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As he tows a 96-square-foot house around Des Moines, Joe Stevens is overwhelmed by the intense, sometimes tearful support he receives from churches, schools and service groups for his plan to use the trendy little structures to help homeless people.
Gar Mickelson, the homeless outreach coordinator for the nonprofit Heritage Health, wants to build a village of tiny houses in Coeur d'Alene to serve as temporary crisis shelter for people who don’t want to be homeless but struggle to find housing options. But some are skeptical of the proposal
A homeless outreach coordinator in Coeur d’Alene wants to build a village of tiny houses to serve as temporary crisis shelter for people who desire to emerge from homelessness. They may include seniors, military veterans, single moms and others struggling to find housing options.
Robertson needs $700,000 to make the project a reality and to accomplish that, he’s looking for investors and donors who will commit to the project with monthly or one-time donations.
The Lightworks Project, a non-profit building tiny houses in Post Falls, offers job training and life skills to those coming out of drug rehab or prison. The faith-based ministry is hoping to raise some money to cover their costs while their students build tiny houses for the homeless or for cabins, mobile offices or other uses. They are having a fundraiser to cover some of their costs Friday, Feb. 26, 2016 at 3 p.m. at their shop in Post Falls. More information is available at www.lightworksproject.com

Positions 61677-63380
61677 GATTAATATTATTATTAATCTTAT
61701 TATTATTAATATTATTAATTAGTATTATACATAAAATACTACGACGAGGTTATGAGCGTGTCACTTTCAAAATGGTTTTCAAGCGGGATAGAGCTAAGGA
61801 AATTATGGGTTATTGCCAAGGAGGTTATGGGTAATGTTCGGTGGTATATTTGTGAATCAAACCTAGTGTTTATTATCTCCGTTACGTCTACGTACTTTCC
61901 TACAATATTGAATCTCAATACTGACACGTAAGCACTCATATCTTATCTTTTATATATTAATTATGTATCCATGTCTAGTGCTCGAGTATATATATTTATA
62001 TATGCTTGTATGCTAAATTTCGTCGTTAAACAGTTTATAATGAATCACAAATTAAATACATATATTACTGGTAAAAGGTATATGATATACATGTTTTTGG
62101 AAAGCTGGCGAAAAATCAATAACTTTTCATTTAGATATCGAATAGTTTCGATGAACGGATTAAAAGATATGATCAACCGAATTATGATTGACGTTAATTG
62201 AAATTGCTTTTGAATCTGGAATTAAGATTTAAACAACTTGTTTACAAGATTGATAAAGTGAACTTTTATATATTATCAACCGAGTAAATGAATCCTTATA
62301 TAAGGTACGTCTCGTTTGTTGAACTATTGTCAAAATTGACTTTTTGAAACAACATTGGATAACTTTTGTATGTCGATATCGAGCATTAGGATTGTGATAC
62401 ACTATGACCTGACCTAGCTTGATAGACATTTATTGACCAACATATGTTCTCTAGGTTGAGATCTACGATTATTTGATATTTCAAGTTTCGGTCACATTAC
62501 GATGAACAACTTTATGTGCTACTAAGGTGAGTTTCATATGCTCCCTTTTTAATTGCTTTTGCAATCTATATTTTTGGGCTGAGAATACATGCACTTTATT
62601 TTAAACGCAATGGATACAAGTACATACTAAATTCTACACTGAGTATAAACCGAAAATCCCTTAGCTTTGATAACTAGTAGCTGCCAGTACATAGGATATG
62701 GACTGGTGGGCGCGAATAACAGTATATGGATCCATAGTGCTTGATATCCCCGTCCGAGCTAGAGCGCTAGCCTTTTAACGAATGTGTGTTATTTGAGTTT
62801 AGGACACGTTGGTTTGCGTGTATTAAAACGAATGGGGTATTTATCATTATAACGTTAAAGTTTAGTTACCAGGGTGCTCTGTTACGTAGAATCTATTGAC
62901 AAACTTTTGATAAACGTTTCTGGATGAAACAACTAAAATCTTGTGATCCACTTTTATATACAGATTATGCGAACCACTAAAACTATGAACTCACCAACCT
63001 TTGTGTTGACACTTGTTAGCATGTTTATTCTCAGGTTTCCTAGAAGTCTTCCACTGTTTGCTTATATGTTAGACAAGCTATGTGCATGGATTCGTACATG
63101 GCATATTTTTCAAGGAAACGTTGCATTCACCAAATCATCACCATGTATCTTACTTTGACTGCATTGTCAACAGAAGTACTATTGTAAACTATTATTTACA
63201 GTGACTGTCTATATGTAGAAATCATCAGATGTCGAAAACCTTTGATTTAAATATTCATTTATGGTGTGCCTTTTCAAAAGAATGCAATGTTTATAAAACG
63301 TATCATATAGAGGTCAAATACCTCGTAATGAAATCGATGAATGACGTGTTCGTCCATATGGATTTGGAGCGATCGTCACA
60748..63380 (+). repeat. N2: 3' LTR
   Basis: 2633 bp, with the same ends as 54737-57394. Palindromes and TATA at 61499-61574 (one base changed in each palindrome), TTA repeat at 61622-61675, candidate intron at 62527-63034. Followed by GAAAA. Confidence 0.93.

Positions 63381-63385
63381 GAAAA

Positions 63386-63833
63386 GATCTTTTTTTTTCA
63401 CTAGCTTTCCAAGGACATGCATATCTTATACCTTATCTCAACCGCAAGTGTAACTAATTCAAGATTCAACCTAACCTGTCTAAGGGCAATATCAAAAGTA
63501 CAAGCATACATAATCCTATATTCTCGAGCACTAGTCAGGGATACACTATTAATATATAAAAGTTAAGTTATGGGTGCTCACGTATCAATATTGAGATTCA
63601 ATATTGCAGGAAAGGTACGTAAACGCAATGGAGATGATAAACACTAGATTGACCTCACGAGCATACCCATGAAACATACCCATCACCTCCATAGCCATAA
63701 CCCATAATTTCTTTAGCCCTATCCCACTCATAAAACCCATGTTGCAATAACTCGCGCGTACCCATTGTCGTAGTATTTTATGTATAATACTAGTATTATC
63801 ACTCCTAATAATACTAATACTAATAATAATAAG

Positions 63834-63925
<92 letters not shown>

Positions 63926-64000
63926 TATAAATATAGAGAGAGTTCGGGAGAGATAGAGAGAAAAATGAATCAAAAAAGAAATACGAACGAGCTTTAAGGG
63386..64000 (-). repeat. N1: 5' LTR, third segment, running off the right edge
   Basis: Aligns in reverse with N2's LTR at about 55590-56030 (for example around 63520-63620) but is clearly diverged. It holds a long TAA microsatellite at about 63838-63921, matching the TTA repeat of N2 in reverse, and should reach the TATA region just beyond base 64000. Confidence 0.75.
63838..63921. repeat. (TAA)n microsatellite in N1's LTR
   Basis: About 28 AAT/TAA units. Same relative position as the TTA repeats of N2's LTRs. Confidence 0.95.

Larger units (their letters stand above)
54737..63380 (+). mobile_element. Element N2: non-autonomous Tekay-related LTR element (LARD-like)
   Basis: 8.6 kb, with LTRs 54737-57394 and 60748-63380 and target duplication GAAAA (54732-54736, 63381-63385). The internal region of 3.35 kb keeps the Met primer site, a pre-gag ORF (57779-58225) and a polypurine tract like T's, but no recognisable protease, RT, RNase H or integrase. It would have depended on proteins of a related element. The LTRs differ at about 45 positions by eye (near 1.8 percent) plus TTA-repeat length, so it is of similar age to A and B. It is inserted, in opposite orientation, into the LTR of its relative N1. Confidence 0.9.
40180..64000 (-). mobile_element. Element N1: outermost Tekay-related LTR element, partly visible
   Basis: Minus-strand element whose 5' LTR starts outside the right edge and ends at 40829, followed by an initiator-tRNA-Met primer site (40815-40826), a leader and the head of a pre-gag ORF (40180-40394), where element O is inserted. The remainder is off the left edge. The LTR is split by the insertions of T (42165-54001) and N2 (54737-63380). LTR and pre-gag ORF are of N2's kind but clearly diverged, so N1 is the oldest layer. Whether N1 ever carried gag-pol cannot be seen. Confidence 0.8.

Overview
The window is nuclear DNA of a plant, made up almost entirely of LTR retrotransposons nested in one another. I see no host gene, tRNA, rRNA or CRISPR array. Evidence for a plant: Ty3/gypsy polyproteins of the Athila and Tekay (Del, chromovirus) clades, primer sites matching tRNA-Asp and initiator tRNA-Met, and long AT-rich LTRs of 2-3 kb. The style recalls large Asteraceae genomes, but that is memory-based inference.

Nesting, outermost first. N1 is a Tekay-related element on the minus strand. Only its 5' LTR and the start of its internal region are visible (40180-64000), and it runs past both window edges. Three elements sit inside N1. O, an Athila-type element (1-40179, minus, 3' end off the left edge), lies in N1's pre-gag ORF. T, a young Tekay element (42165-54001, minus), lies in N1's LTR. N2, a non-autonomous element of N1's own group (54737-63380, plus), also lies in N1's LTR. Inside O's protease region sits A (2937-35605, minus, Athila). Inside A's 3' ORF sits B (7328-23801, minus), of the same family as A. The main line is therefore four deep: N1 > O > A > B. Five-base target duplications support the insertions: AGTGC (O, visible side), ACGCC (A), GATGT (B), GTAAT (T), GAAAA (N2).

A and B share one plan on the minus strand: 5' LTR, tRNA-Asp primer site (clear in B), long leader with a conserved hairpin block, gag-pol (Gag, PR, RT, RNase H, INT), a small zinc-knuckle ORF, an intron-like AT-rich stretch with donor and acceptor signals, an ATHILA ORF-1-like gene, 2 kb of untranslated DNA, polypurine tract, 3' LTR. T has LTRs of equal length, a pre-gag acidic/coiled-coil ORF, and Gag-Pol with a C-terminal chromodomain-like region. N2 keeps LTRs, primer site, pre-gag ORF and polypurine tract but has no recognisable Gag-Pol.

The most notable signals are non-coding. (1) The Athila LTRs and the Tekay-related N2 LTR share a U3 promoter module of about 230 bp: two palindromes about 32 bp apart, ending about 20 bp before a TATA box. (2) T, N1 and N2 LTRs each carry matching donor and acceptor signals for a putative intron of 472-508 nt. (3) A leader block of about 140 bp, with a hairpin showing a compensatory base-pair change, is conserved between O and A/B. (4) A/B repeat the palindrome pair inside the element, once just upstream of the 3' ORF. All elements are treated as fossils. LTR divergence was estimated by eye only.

Ian Robertson wants to use the tiny house movement to address homelessness.
What if one weapon to fight homelessness was actually something very small, affordable and obvious? What if it just boiled down to providing a house? A tiny, tiny house? It would be too simplistic – by far – to say that this would erase homelessness. But various communities are experimenting with tiny-house villages for the homeless: providing very small, relatively inexpensive homes in a setting with access to medical and social services. Now a Spokane man is trying to get a project off the ground that would combine work-skills training with tiny-home villages on church or nonprofit land, allowing homeless people to work toward ownership of small homes themselves.
More than 150 people gathered at Auntie’s Bookstore in Spokane recently to hear from minimalists Josh Millburn and Ryan Nicodemus, who talked about a lifestyle free of control from material things. The two are part of a growing community, locally and nationally, of people who are choosing to live smaller – they’re in tiny homes or apartments, they’ve pared their belongings to only essential possessions, or both.